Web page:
According to recent news reports and data from Public Health England cases of Scarlet Fever reported in the last few months have exceeded what they would expect to be a ‘normal’ amount. So, not wanting to break her commitment to contracting every childhood illness possibly Joni now has it. I was fairly convinced it had gone with the Victorians, with images of Beth from Little Women contracting the illness and it permanently damaging her health and causing her premature death. Uplifting picture, isn’t it? Joni was actually ill over the weekend and we thought it could be a recurrence of chicken pox (which can also happen, I’ve learned so much this week!), a particularly unhelpful nurse suggested it could be insect bites – because, you know, we live in the AMAZON and there are loads of insects that literally cover 3 year old’s bodies with bites. In March. In south east England. Ridiculous.
The GP we saw was a lot more helpful and, after some thought, called me to tell me it was likely to be Scarlet Fever and a strong course of antibiotics would do the trick to clear it up.
For official medical advice, obviously consult your own doctor or at the very least read this. For what its worth here is our experience:
- The child will have a high temperature (fever, get it?) and might have a headache and sore throat too – then a couple of days later the rash develops.
- The rash can appear all over the body but usually doesn’t spread to the face, although the childs face might be flushed and red (scarlet!) The rash looks angry and red too.
- Other symptoms can include a strange coating on the tongue, loss of appetite, nausea, vomiting and feeling unwell . Or in Joni’s case – being really naughty and bad tempered for a few days. She has also been incredibly tired for a couple of weeks so I have my suspicions that harboring all these germs might be the reason for that too.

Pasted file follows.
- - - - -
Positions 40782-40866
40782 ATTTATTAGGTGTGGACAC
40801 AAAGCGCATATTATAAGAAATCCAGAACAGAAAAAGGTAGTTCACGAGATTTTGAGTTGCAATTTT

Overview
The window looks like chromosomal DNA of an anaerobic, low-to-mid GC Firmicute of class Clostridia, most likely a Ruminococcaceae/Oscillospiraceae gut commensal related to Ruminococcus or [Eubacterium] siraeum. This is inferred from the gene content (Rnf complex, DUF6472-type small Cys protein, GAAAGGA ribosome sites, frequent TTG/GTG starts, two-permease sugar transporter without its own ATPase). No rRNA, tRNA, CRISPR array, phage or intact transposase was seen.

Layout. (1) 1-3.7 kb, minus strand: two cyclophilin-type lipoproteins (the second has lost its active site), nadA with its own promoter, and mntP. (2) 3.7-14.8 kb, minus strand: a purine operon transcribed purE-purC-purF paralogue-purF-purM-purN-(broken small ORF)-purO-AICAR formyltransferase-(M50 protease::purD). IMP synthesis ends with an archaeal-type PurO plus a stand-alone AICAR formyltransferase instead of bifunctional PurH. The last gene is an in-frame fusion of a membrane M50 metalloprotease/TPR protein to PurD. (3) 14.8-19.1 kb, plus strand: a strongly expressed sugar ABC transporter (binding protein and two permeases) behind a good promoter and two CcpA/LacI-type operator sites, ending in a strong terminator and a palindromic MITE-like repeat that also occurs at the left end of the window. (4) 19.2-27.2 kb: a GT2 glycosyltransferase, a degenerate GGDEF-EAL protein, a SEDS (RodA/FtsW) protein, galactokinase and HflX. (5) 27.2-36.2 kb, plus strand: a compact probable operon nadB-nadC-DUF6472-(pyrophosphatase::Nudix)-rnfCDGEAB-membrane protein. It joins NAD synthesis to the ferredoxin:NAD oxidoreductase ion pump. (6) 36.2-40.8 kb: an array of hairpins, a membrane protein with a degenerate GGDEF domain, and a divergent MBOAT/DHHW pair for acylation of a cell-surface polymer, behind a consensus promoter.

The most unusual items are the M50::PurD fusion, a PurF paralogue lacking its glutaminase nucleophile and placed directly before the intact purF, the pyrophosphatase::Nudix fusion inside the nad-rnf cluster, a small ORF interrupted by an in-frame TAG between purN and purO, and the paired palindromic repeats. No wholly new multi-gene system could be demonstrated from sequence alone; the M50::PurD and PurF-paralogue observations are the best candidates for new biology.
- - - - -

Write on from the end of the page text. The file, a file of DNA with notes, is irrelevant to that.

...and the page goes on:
- The rash can be itchy, in Joni’s case it was and she scratched some of it until the skin broke – which made it look a little bit like chicken pox with some blisters forming. Antihistamine, chicken pox cooling gel like this one have really helped her stop scratching. Obviously paracetamol and ibuprofen have been our friends too, especially to treat fever and headache. Our GP recommended this treatment to us, go to yours for advice for your child.
- The key – if you suspect your child has Scarlet Fever – is to go to the GP, they can diagnose by looking at the rash and hearing the symptoms and will prescribe antibiotics. They’ll also want to take a swab from the child’s mouth to confirm the diagnosis.
- A 7-10 day course of antibiotics should clear up the illness with no further complications so we can all be eternally grateful to Alexander Fleming for ever more – antibiotics mean that children do not die of this illness (and many more!) and it is classed as ‘mild’.
- Once your child has been taking antibiotics for 24 hours they can be around other children again – although they might not feel up to it.
- Scarlet Fever is incredibly contagious – bleach and the washing machine will be my best friends today as I clean everything in sight. Although, it is likely that other children in the household will get it, especially as it is contagious before symptoms appear. Children are most likely to contract it if they are between around 2 and 10 years old (before that they have some of their mothers immunity and after that they will have developed resistance to the bugs, or so I think I have worked out from various public health websites). Obviously like all things there are exceptions to these rules and I am now hoping that in our case the exception isn’t me or my lovely friend who came round yesterday who is getting married on Sunday. Fingers crossed.
Let’s hope Scarlet Fever’s unfashionable come back is the last of those nasty Victorian illnesses to rear its ugly head … Smallpox? Cholera? No thanks.